In 2013, the people of Honduras experienced a similar story. After the military coup d’état in 2009, the constitution was changed to enrich those in charge. One of these changes was the creations of autonomous free-trade zones, governed by corporations with no government intervention, and the result was disheartening. Edwin Lyngar traveled across Honduras and described the situation like this: “The government won’t fix the roads, so these desperate entrepreneurs fill in potholes with shovels of dirt or debris. They then stand next to the filled-in pothole soliciting tips from grateful motorists. That is the wet dream of libertarian private sector innovation.” Because of this experience, Lyngar renounced his support for Ayn Rand and her followers.
“You cannot start with the assumption that a Russian novel writer from the ’50s is a genius, so therefore all ideas about government and society must fit between the pages of ‘Atlas Shrugged.’ That concept is stupid, and sends you on the opposite course of “good outcomes for human beings.” The closer you get to totally untamed, uncontrolled privatization, the nearer you approach ‘Lord of the Flies.’”
Furthermore, the government is a major driver of basic research, which the economy depends on. Basic research can be defined as “activity aimed at acquiring new knowledge or understanding without specific immediate commercial application or use,” as opposed to applied research, which is “aimed at solving a specific problem or meeting a specific commercial objective.” Basic research is not profitable, and many corporations depend on it to turn a profit. In the United States, the government provides roughly 50% of basic research, whereas UNESCO reported that “On average in the European Union, 52% of the government’s budget appropriation for R&D went to basic research in 2013. There are wide variations from one country to another, however. Germany devotes 57% of the government appropriation for R&D to basic research, for instance, France 45% and the UK 40%.”
Microsoft, one of the biggest and most profitable corporations in the world, explained their views on government funded basic research: “that while both applied research and development are undeniably important, path-breaking discoveries are most likely to come from basic research, funded mainly by the federal government, carried out in the nation’s universities and national laboratories, and sustained over long periods of time.”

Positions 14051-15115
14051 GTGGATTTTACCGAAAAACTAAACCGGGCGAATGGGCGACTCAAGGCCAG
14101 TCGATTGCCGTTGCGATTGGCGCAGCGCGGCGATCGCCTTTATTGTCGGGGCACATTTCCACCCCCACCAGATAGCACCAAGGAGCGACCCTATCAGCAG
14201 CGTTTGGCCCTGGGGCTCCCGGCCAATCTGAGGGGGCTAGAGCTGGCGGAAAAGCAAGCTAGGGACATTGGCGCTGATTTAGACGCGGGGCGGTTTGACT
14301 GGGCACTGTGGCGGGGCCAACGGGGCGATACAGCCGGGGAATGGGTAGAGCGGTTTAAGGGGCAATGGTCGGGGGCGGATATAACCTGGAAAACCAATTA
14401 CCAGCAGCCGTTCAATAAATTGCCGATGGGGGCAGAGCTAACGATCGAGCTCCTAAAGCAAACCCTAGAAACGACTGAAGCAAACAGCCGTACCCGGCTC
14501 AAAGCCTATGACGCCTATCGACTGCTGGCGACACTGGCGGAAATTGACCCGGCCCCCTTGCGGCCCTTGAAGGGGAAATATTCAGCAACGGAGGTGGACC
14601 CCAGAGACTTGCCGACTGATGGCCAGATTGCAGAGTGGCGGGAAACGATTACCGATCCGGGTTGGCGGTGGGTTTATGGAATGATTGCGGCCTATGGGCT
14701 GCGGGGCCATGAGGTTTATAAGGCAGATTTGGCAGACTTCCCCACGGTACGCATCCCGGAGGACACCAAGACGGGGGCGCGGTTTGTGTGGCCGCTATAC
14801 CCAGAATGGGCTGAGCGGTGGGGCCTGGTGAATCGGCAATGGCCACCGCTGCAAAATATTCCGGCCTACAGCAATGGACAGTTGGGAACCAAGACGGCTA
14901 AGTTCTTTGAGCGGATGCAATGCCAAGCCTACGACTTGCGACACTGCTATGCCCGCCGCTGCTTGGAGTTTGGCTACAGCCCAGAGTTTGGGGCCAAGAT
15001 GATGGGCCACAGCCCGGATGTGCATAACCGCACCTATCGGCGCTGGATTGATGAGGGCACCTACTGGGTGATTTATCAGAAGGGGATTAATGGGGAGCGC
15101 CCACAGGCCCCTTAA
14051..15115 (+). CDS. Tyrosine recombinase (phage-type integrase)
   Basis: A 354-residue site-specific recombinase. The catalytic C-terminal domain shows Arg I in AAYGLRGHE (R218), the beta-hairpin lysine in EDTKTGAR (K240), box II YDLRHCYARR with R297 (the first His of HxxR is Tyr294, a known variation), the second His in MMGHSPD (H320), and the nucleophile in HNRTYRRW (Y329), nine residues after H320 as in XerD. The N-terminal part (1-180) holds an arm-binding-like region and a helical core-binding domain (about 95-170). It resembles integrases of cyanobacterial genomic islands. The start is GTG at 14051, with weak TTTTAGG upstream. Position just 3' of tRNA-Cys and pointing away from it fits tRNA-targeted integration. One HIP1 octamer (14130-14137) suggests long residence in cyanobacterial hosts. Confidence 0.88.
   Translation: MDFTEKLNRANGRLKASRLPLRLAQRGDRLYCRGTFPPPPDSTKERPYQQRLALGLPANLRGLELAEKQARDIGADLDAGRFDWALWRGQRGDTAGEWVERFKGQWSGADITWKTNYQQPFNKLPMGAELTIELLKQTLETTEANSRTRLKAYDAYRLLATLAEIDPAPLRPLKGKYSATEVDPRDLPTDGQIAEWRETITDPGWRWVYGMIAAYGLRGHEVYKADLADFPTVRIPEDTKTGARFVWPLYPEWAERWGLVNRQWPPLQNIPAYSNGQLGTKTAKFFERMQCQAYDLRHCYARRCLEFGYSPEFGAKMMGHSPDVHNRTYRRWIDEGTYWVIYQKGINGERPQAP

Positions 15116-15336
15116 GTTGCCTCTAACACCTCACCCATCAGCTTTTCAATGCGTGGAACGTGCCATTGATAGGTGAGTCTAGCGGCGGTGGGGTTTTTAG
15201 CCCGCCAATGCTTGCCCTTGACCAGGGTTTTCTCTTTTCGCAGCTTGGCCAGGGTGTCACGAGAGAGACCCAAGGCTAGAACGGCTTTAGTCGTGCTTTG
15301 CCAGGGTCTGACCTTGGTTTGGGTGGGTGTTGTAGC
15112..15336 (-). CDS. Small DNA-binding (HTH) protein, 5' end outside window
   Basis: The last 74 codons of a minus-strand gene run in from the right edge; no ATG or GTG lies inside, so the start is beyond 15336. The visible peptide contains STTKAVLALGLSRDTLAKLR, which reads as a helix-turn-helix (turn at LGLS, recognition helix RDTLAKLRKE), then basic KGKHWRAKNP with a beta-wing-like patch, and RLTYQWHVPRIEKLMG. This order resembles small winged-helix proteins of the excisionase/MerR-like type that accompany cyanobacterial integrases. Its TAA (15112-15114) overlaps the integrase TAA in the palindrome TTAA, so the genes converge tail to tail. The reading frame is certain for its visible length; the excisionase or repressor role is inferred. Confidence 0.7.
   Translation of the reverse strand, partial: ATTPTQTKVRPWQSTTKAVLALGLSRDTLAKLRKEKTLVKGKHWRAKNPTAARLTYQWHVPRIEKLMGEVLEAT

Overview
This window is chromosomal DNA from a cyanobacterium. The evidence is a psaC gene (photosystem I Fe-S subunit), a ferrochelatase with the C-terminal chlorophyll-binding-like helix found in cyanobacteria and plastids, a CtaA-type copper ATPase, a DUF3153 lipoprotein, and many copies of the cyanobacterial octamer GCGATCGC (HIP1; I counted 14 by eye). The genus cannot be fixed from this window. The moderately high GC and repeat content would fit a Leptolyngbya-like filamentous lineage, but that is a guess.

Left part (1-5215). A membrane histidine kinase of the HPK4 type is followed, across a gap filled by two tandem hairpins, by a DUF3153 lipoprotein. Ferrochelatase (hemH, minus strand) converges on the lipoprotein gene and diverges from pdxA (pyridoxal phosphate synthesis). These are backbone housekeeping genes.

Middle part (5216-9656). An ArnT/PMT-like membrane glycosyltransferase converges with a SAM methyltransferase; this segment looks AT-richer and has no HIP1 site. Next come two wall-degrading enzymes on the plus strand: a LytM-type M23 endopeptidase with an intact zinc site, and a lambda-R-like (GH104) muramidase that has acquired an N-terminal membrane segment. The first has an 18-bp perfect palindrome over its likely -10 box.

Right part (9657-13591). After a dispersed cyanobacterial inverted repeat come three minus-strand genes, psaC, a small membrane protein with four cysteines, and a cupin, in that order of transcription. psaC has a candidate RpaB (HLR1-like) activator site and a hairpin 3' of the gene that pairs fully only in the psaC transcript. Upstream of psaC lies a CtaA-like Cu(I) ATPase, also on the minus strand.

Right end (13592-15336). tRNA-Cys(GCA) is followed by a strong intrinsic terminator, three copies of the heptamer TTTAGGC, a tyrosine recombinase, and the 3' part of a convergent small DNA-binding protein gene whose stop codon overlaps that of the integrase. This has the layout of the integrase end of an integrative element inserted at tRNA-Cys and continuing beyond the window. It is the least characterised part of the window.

No, I’m Not a Communist
I can already hear the right-wing critics. I like individualism, I understand the benefits of a free market, and I don’t think the government has all the solutions.
As someone that’s actually lived and worked in a communist country, I can say unequivocally that the government controlling everything is a terrible idea. Let me tell you a story: It was 6:30 in the morning on the crowded, downtown streets of Hanoi, Vietnam. While sitting on my motorbike, along with a seemingly infinite sea of other motorbikes, waiting for the light to turn, one of the assault-rifle-carrying policemen put the barrel of the gun across my chest and motioned for me to bring my motorbike onto the curb. He looked like he was 16 years old. He told me that I had broken a number of laws, but it was okay because I could pay the fines right here and now. He wanted the equivalent of $700. In no mood for this, I told him in broken Vietnamese to get lost, at which point his commander approached and the 2 of them put me into their vehicle. After calling my boss, who had connections in the government, they agreed to let me go for only a few bucks each.
Situations like this are common in Vietnam, and they demonstrate how a powerful government can lead to some pretty awful things. Having said that, stripping the government of its power to perform basic functions, like regulating the economy and providing basic services, is equally wrong. Insisting on extreme individualism or extreme collectivism misses the benefits of both. Ayn Rand had a point in protecting individualism, but she took it to an absurd level.
Therefore, I’m merely advocating for moderation, as I believe Ayn Rand was an extremist. Objectivism does not lead to the utopia that she and her supporters hope for, in much the same way that communism only works on paper. In reality, both ideologies have been tried, and they don’t work. Instead, a healthy mix of individualism/collectivism and free market economics/centralized planning is the only reasonable path forward, with each country deciding which mix is best for themselves.
Originally published at http://thehappyneuron.com on July 28, 2021.